Only 21% of women hold middle management positions, and just 15% can be senior level managers (Sipe, Johnson, and Fisher 340). Only 1. 2% of Fortune 500 CEOs are women, according to a Catalyst study (Gorski). Leadership positions have much better monetary awards than other positions; they can be indications of one’s expertise and success in his or her job and can promote self-esteem as well as confidence. Even though women now have chances to work in diverse fields, they are not given equal opportunities to take leadership roles, which perpetuates the inequality in the workplace.
This can be explained, again, by the idea of femininity and masculinity. Masculinity usually includes those traits such as ambitious, analytical, assertive, decisive, independent, etc. , while femininity denotes characteristics such as affectionate, gentle, caring, warm, soft-spoken, etc. “The first [masculinity] expresses the intellect, the second [femininity] “the heart”; the first the “rational” faculties, the second the “intuitive” or “emotional””( Jamieson 124).
Those feminine traits are not considered suitable for a leader or for a management position, which traditionally requires those masculine traits such as decisiveness and independence. Because of the effect of gender stereotypes, people view women as possessing the “natural” femininity, and women are often raised in a way which encourages them to develop such traits to live up to their social expectations. Not all men possess these appreciated characteristics, and not all women are feminine in the way our society thinks.
However, women as a group have suffered from this idea of femininity as people refuse to acknowledge their strength but focus on their gender- based inability to perform leadership. As a result, in a society that considers men as natural leaders, women find it difficult to break those gender stereotypes in order to prove themselves as effective leaders. According to Noble and Moore (2006), many women who are able to achieve leadership eventually give up their positions (qtd. in Sipe, Johnson, and Fisher 340). In her book Beyond the Double Bind, Kathleen H.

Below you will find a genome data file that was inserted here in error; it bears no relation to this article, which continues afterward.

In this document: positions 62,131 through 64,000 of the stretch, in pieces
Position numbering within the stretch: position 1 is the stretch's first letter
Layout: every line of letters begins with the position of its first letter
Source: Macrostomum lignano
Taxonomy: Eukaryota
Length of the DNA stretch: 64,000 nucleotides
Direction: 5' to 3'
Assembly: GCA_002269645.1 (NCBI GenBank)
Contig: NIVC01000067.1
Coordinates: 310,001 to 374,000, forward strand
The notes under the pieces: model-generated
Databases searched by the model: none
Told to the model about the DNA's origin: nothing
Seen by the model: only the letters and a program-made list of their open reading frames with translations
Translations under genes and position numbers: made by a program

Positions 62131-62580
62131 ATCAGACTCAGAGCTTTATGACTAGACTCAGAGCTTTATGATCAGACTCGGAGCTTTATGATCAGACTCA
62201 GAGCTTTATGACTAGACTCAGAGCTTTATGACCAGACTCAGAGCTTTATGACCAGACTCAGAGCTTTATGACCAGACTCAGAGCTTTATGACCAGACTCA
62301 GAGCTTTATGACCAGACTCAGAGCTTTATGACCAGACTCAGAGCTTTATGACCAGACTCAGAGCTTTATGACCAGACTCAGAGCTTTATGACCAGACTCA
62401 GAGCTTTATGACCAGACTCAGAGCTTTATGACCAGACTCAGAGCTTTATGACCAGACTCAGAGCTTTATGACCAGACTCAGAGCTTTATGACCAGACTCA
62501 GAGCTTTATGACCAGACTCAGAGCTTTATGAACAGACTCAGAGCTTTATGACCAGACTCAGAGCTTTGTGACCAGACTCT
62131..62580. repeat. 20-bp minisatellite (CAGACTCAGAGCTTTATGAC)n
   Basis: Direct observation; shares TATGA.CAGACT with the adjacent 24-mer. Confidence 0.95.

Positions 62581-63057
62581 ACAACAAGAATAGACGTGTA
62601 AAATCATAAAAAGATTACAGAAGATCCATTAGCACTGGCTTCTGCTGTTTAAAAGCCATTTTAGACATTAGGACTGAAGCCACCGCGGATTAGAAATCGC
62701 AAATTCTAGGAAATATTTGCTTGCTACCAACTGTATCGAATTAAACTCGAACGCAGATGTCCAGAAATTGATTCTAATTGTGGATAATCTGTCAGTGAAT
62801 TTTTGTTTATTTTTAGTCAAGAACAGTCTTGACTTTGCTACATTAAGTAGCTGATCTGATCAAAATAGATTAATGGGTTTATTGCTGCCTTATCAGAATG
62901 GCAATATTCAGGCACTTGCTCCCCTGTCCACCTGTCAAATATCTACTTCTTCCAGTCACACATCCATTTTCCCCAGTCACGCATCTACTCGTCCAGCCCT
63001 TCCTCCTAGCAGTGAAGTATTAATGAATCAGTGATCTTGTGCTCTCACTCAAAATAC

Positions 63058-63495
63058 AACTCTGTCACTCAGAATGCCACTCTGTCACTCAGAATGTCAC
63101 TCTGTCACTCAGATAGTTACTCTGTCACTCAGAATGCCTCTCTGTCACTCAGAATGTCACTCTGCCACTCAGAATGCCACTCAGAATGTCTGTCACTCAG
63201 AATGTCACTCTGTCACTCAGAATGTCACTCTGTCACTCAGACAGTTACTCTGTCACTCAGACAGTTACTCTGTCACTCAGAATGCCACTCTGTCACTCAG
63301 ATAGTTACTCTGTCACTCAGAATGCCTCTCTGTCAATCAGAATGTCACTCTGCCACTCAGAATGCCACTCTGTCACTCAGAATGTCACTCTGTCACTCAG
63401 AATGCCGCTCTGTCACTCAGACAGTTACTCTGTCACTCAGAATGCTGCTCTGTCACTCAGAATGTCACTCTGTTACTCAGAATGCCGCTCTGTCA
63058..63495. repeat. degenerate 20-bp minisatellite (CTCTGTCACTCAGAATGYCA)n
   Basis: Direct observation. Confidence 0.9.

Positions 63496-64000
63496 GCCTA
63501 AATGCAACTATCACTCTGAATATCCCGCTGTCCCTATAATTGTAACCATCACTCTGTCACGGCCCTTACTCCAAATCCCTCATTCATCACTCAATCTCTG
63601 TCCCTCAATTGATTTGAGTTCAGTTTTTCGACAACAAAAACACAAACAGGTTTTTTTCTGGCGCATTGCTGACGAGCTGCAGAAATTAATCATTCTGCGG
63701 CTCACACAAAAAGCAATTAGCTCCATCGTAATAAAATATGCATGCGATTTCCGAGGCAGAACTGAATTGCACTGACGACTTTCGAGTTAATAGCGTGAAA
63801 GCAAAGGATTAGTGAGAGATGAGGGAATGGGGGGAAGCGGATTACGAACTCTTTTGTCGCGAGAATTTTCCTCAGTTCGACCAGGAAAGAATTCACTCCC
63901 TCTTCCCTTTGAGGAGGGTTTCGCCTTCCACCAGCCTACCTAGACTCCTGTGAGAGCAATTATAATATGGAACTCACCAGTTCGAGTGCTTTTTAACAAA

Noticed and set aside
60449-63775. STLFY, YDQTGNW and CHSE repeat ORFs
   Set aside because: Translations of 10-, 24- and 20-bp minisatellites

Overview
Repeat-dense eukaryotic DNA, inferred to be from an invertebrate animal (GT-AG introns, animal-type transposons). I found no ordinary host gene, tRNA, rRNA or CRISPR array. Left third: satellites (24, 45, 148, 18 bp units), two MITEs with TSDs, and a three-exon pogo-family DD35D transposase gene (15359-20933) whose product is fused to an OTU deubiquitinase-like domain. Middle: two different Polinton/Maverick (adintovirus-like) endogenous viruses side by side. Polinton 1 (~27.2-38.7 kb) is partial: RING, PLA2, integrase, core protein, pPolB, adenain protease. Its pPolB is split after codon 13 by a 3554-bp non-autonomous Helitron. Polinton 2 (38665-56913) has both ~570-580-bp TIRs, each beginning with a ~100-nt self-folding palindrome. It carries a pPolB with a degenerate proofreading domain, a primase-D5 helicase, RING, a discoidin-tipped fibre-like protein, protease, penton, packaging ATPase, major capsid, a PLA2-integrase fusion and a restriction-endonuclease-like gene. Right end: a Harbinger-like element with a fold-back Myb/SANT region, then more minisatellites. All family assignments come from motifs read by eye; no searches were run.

Jamieson analyzed the gender-caused prejudice against women who were already leaders. As femininity is opposed to the traditional leadership style, women in those positions must be able to show some certain masculine characteristics. They are then perceived as not acting feminine, which is inappropriate in our gender-based society, or as not being masculine enough for effective leadership (Jamieson 121). For example, if a female leader talked assertively, she would be considered unfeminine or even rude for a woman, yet if she did not, she would be criticized as having poor leadership skills.
Women with their traditional gender role and their assigned femininity have always confronted difficulties in the workplace. The unequal process starts as soon as they begin to form their ideas about what career they want to pursue, to their lives with a double role as family caretakers and normal employees. It also affects their effort to get promoted to management level; even if they already achieve something, the process works to diminish it. Women have always had to work much harder than men in order to achieve equal statuses.
They have to overcome many disadvantages, as well as work against men’s privilege. Men are viewed as natural leaders; women are not. In order to be equal, they have to prove themselves as effective leaders as well as better leaders than those supposedly natural leaders. Women were raised in a society which views them as inferior, and to achieve equality means to work hard to change their own minds, as well as others’. Women have never enjoyed the real equality which many politicians mentioned in their articulate speeches.
They have never had the right to dream the American Dream, which promises that everyone will have equal chances to work themselves out of poverty and live their dream lives. Works Cited Gilbert, Lucia A. , and Rader, Jill. “Current Perspectives on Women’s Adult Roles: Work, Family, and Life. ” Handbook of the Psychology of Women and Gender. Ed. Rhoda K. Unger. New York: John Wiley & Sons, Inc, 2001. 156-169. Print. Gorski, Paul C.. “Class and Poverty Awareness Quiz”. Edchange. 2011. Web. 19 Oct. 2011.
Houge, Mary, DuBois, Cathy L. Z. , and Fox-Cardamone, Lee. “Gender Differences in Pay Expectations: the Roles of Job Intention and Self-View. ” Psychology of Women Quarterly. 34. 2. (2010): 215-227. Academic Search Premier. Web. 19 Oct. 2011. Jamieson, Kathleen H.. Beyond the Double Bind. New York: Oxford University Press, 1995. Print. Rubin, Lillian. “Families on the Fault Line”. The Social Construction of Difference and Inequality. Ed. Tracy E. Ore. New York: McGraw Hill, 2006. 245-254. Print. Sipe, Stephanie, Johnson, C.
Douglas, and Fisher, Donna K.. “University Students’ Perceptions of Gender Discrimination in the Workplace Reality Versus Fiction. ” Journal of Education for Business. 84. 6 (2009):339-349. Academic Search Premier. Web. 19 Oct. 2011. Weisgram, Erica, Dinella, Lisa, and Fulcher, Megan. “The Role of Masculinity/ Femininity, Values, and Occupational Value Affordances in Shaping Young Men’s and Women’s Occupational Choices. ” Sex Roles. 65. 3/4. (2011): 243-258. Academic Search Premier. Web. 19 Oct. 2011.